Wednesday, March 28, 2012

Blind Woman's Curse (1970) Movie Review

After spending three years in prison, former gang boss, Akemi Tachibana has returned to regain and protect what is hers, but in lieu of a terrible inkling. Plagued by dreams featuring a blood-hungered black cat, Akemi, while a confident and tough Yakuza leader, worries that her luck is to take some manner of a fall. And so matters come in waves as the rival Donbashi-gumi begin taking terrible shots at her clan. Only further adding to the melee of violence and tragedy, are the lives of many whom Tachibana touches from a tough do-gooder (Makoto Sato), a retired elder gangster and his sunny daughter (Yoko Takagi) who also work as proprietors of a local eating establishment. More ominous yet, is the arrival of a blind swordswoman with a terrible tale and a score to settle. Could a premonition truly be at work?

Not so easily summed up as even a simple narrative, Blind Woman’s Curse, not unlike so many films bearing the name of often controversial film icon, Teruo Ishii, is more about experience than plot. As much like an improvisational piece as it is often symbology-riddled, it is both refreshing, and at times disorienting. And even as Tachibana’s tale remains one of the classic yakuza revenge variety, there is an often freewheeling, borderline surrealist mind at work within the heart of it as it often wildly vacillates between standard storytelling, and even dreamlike excursions into old fashioned horror. Visions of hell haunt much of the story, as it delves closer and closer toward what seems to be Tachibana’s fate. It is as much a loopy haunted funhouse trip, as it is a simple tale of karmic retribution. Hell seems just a flirt away with some truly creepy elements from a nightmarish traveling fair, to some effectively eerie backgrounds toward the finale. Chock full of color, and theatrical tricks, it is an out-of-control piece that is more likely for the psychotronic set than perhaps even yakuza eiga nuts.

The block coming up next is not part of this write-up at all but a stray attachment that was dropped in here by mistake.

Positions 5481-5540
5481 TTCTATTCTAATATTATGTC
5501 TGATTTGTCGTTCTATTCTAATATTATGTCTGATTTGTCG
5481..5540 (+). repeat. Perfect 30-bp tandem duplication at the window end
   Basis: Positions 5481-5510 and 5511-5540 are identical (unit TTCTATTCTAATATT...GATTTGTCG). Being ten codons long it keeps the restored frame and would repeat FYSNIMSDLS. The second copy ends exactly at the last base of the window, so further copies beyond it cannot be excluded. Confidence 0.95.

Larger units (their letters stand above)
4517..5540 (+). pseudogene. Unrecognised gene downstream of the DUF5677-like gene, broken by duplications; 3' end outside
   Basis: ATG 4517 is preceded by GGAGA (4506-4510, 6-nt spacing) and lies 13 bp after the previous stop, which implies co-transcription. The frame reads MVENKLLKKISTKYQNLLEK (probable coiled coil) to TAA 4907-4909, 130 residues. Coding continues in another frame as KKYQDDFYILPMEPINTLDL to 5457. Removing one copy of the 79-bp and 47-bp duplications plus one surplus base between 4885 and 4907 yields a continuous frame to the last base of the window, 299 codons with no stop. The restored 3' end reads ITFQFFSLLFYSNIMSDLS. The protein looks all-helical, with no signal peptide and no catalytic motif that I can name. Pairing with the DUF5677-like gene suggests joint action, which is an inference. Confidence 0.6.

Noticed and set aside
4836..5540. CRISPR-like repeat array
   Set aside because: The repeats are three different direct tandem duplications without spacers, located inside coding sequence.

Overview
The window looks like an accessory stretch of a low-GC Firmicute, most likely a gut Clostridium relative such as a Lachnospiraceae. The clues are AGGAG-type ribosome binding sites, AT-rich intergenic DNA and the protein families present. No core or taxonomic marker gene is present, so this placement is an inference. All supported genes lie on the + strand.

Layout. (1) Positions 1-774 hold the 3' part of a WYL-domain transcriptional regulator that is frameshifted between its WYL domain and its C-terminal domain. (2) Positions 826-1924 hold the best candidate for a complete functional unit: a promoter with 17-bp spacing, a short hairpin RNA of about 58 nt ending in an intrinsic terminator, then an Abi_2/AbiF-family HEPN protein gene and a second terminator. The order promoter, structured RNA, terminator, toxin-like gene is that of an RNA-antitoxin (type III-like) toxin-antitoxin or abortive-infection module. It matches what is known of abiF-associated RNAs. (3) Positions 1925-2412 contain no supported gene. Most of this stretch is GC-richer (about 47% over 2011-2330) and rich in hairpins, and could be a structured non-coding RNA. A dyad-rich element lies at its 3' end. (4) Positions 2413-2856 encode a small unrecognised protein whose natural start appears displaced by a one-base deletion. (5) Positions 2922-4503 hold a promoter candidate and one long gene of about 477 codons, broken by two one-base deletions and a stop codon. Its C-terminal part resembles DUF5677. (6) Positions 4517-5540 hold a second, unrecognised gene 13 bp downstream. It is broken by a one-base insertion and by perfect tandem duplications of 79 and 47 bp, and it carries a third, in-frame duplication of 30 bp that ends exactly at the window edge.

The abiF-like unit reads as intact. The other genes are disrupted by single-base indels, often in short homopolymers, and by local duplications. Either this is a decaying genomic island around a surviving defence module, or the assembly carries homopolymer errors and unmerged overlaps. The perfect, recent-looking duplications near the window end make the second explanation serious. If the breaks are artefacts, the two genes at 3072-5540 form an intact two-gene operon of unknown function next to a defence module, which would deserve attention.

To even try to make sense of the film is akin to an exercise in futility, even as it attempts to weave a web of past and recent deeds, leading to a twist-packed finale. As Tachibana’s return to gang leader life is complicated by members on the inside plotting to betray her, outside forces are hard at work to make sure her return is but a brief one. It’s not long before betraying parties are revealed to be working for the local top contender in violent drug peddler, woman trafficking Donbashi. A man who seems unfazed at doing more than smearing names to get the job done. Almost immediately, bodies begin to pile up, and reputations are tarnished. And it’s bad enough being dogged by the fundoshi-sporting weirdo in Aozora and his lot, but the sleazy and conniving ways of Donbashi eventually push Akemi and cohorts into breaking vows, and diving headlong into a bloody confrontation with destiny that must be seen to be comprehended.  

Also noteworthy aside from the near assault-like psychedelia on display, is the initial starring role of one Masako Ota, who later became known as Meiko Kaji. More a preview of her own specific brand of stoic beauty, the film’s take on her character is that of one sure of her comeuppance. She is aware that something is indeed coming her way. And as a strong leader, is doing her best to lessen the storm damage that seems to be unavoidable. So when her ultimate rival comes in the form of blind swordmaster, Hoki Tokuda, who is in her own right an imposing presence, the film is at times at least attempting to make some manner of moralistic stance as both are primed to clash, and yet have so much in common. (Personally speaking, a whole movie featuring this character would have been more than enough great material to work with.) In all, Blind Woman’s Curse is akin to those classically anarchic drive-in pastiches of the past. But it also has with it tons of style to spare. Ishii may have let simple sense get away from him here, but it is no way a total deterrent. Great, mad fun.